One of the most ancient tribes of our country; Gond,  based out of the Patangarh village of Dindori district has a unique way of expressing their livelihood. Instead of pen and paper to write their emotions, thoughts and history they chose canvas and natural colors to express themselves through paintings. Away from technology and other scientific resources they started making paintings of their traditional culture, animals around them, nature, God and all the things they see and feel around them. They took the help of nature to make their painting different shades like flowers for red and bright colors, mud for yellow and black shades, cow dung for dark green, leaves for green and charcoal for darker shades.

It all started 1400 years ago and came into the limelight when a Pradhan Gond Jangarh Singh Shyam painting of Hanuman made from yellow mud got noticed by the renowned artist, Jagdish Swaminathan. Slowly, the lives of many Pardhans went through a transformation as they took to this new art of painting stories of their lives with colors of the city and patterns of the village.

Every artist in the village has his/her own way of expressing through brush, sketch or a pencil. Their way of drawing gives a moving sensation to a still image. Painting has become such an integral part of their life that they believe making and seeing such images bring good luck, Peace and keep them away from negative vibes. That is why Gond women started beautifying them with different styles of tattoos all over their body to keep themselves away from bad vibes.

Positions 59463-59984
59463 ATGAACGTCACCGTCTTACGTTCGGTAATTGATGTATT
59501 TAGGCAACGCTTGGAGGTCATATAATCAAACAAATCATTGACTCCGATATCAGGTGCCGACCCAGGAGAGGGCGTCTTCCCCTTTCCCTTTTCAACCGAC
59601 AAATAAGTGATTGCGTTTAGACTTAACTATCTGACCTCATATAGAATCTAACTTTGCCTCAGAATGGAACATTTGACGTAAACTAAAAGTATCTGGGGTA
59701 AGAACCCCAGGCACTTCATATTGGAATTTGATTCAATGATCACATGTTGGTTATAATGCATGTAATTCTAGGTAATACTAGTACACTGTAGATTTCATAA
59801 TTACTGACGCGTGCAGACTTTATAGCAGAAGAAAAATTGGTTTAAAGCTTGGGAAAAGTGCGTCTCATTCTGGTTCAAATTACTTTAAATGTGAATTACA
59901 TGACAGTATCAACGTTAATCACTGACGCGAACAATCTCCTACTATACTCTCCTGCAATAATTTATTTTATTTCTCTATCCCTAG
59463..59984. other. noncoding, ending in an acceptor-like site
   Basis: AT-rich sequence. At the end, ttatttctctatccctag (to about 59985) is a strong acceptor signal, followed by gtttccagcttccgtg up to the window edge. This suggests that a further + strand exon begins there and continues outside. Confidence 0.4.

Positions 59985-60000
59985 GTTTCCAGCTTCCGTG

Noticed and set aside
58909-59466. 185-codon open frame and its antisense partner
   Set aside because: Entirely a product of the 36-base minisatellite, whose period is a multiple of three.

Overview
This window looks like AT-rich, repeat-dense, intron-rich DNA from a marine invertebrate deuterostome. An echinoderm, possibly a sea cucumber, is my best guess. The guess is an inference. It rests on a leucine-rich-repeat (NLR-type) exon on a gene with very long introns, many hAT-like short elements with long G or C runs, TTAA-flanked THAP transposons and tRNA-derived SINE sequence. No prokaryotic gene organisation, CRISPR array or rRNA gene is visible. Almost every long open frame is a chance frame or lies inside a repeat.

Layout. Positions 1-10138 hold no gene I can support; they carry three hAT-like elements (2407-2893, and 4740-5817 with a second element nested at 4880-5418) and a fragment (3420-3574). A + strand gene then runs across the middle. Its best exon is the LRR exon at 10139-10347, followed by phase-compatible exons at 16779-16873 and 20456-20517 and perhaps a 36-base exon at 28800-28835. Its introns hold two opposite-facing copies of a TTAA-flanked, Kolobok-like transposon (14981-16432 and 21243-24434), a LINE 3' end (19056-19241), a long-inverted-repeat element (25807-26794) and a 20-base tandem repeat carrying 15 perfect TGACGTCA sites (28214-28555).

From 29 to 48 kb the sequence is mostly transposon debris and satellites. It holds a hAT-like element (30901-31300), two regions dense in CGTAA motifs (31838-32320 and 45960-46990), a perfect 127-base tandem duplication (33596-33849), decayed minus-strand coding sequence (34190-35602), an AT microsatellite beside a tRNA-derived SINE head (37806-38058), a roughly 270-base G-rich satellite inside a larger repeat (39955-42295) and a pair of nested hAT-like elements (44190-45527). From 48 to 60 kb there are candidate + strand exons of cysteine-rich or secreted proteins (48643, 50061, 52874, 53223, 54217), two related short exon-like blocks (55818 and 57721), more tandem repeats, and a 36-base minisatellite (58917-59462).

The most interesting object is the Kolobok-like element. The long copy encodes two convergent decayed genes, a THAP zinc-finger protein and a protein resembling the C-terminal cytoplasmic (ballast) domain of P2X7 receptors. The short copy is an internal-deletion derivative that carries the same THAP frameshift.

Image: Mohini Singh

Early on, they use to make paintings for themselves later it become source of income and people started painting from canvas to walls, walls to sarees and sarees to different articles to enhance its beauty through their paintings and earn for their livelihood. But due to lack of market intelligence, their unawareness of the market demand and presence of middlemen they are facing huge challenge to stand in the market. No proper availability of market makes them rely on different mediums which doesn’t bring actual cost of their work.

Image: Mohini Singh

Handicrafts is facing a stiff challenge from machine-made goods and efforts should be made for the revival and survival of handicraft items. It has been observed that emphasis should be given on modification and development to improve tools and equipment, which are acceptable and comfortable to the craftsmen for products of high quality products as well as are economically viable. Market intelligence, taste, trends and preferences of the customers are also required to be identified and design diversification shall have to be undertaken accordingly. The price of the products should be competitive and economical too.

 

 

  • Mohini08

    Mohini Singh is currently working as Research Associate (Chief Minister Fellow) in Dindori district, Madhya Pradesh. She is from Chitrakoot, Uttar Pradesh, India. Her hobbies include reading books, exploring new places and meeting new people. She loves heritage and enjoys immersing herself into cultural contexts and understanding them better.

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